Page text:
Not your average travel blog
The massive, monstrous hotel at Lake Louise (Banff National Park) is a fine example of a failure of aesthetics. After the original wooden hotel/lodge burnt down in the late 19th century, it was rebuilt and extended. It is a construction disaster, in the most inappropriate location – and it upsets me. Most towns we have seen – especially Canmore – clearly have building regulations which only allow for erections if they are sympathetic to the landscape. The hotel at lake Louise is about as sympathetic as a doctor telling you, you have cancer via the big screen at a ball game. It would look more at home, but probably just as unwelcome, on an ugly back street of New York City, than it does next to one of the most romantic and photogenic beauty spots on the Canadian map – if not THE most iconic natural landmark in Canada.
Banff and Jasper national parks (combined, roughly the size of Wales) are coupled so closely, that they have definitely gone past fourth base. They make a beautiful couple. There are fixed camps, cabins and lodges throughout the park, but they are relatively discreet. In peak tourist season, I imagine it’s the congregation of tourists that focuses the attention to the man made sections of the park, rather than the accommodation, shops and structures themselves. In late June, the four overspill parking lots are empty, and the lifts and the shuttle buses to the ski slopes are currently inactive. Come winter and when it’s covered in snow, this will be the busiest, buzzing hive of salapet-wearing bees in the entire park.
To drive from one end of Banff National Park to the end of her partner, Jasper, would likely take four to five hours on the one highway that runs through their hearts. As curious and as unhurried as we feel, we’re staying in the couple’s presence for three nights. Following our mixed feelings towards our first landmark pit stop, we exited the overspill car park as if it was a race to find redemption. KP amusingly suggested that we camp at Mosquito Creek (on a river in Banff NP), but as it was a cold evening, I decided we take the risk. Thankfully, it did not live up to its namesake.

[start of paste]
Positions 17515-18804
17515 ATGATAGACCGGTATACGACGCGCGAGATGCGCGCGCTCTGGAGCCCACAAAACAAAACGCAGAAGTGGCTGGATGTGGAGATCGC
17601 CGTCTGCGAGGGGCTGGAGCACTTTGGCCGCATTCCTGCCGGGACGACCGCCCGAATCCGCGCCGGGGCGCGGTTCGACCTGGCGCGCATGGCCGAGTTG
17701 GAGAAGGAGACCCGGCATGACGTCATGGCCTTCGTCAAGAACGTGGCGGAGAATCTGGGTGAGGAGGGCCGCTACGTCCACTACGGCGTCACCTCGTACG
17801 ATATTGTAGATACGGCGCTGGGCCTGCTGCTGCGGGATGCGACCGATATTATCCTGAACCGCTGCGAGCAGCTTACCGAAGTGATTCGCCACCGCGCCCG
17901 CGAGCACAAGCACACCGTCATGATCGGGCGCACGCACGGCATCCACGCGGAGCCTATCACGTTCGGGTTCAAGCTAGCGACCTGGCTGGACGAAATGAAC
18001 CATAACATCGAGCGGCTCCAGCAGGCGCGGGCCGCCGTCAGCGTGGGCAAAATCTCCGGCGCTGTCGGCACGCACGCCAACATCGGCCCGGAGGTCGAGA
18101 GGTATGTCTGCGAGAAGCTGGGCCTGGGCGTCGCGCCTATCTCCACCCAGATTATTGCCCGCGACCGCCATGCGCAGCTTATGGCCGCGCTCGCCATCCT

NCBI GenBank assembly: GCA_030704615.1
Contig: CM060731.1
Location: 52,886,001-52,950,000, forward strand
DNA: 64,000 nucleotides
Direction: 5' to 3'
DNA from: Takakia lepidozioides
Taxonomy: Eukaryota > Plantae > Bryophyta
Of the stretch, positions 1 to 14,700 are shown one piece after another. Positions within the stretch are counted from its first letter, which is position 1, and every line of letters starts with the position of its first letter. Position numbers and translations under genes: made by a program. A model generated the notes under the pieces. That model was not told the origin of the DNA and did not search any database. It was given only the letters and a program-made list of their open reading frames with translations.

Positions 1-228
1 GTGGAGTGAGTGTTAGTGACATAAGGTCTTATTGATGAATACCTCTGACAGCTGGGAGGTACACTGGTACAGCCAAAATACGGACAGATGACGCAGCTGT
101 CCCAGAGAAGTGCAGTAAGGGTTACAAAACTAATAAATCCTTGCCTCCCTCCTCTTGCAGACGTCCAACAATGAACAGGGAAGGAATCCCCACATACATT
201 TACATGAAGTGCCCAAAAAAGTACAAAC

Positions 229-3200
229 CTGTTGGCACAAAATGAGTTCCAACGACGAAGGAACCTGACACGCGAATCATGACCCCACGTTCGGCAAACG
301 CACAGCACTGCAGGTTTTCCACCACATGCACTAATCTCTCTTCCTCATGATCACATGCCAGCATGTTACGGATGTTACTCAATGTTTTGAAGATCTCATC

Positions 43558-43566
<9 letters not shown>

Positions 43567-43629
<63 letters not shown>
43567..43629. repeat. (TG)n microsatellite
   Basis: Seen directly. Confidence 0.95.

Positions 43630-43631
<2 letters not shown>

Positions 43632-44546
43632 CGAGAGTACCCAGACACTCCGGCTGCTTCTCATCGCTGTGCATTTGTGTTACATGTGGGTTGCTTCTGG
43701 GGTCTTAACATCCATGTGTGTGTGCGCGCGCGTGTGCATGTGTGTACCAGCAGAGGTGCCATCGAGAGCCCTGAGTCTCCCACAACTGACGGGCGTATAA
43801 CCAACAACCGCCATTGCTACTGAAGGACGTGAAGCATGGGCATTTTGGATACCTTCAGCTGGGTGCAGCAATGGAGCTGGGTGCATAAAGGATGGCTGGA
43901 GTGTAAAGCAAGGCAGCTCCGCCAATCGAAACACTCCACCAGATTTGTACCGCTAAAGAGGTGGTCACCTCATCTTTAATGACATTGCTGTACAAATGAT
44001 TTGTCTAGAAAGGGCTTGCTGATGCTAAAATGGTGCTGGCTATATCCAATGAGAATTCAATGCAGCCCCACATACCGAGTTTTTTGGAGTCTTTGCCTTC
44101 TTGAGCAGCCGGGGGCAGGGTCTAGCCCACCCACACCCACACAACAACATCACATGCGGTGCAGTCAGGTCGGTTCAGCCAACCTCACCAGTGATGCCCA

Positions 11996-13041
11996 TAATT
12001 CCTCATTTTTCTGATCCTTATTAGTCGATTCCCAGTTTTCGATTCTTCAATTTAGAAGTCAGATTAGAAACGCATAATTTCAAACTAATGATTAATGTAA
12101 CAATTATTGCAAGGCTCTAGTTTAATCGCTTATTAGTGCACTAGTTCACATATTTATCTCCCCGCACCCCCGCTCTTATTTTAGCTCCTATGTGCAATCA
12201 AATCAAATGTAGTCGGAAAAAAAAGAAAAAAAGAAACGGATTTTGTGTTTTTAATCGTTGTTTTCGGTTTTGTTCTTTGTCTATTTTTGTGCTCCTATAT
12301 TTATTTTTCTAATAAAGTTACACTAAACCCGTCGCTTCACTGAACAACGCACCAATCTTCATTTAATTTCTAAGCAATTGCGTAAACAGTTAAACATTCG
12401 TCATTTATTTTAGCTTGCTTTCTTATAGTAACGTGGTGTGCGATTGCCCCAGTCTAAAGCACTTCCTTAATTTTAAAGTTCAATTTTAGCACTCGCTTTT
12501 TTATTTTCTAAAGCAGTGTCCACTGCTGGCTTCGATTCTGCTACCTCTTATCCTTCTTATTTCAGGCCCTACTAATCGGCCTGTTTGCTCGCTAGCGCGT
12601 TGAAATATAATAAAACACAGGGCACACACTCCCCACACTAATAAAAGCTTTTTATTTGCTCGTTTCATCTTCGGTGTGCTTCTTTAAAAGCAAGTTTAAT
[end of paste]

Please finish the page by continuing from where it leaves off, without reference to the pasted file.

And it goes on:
In most national parks across North America, you experience what we call, “A Bear Jam”. When one car slows down or stops to see a bear or other magnificent beast, inevitably other cars pile up and a dozen or so Asian tourists jump out with either their extra massive cameras, or iPads. It was at our first BJ, when KP instructed me to “Check out that rack!”
Now, this is unusual. KP is a gentleman who is abhorrent when it comes to cursing or using dude language. I had to apply the brakes. It was then I saw the magnificent rack he was staring at, while I negotiated the BJ. Indeed, I was astounded, but I also couldn’t get the full frontal shot I was after.
On our second day, we left the creek at 6am in order to avoid any morning BJ’s. It truly paid off, and amongst Mother Nature’s bountiful offspring, we saw three black bears, as well as managed to check out a couple of waterfalls, completely tourist free. Canadian wildlife and I are going to have a chat this evening to resolve a few things. It is as if the entire wild population has converted to Muslim, and now capturing their image for eternity is against their religion. All I have are reams of healthy backside photos, of bears, elk, deer, and even KP this evening, as he wandered off into the bushes to satisfy his own nature’s call. Though I’m sure my reputation would not be tarnished, I won’t display ALL the butts. I’ve been known to get along with a few creatures, from various faiths, so I’m sure we can come to an understanding very soon.
Tomorrow we’ll head north, into Jasper’s realm. I’m told he’s a little more rugged than Banff, a little less shy, perhaps. Maybe we’ll find some more things in common, maybe the BJ’s won’t involve so many people, and maybe I can get a full face shot for once.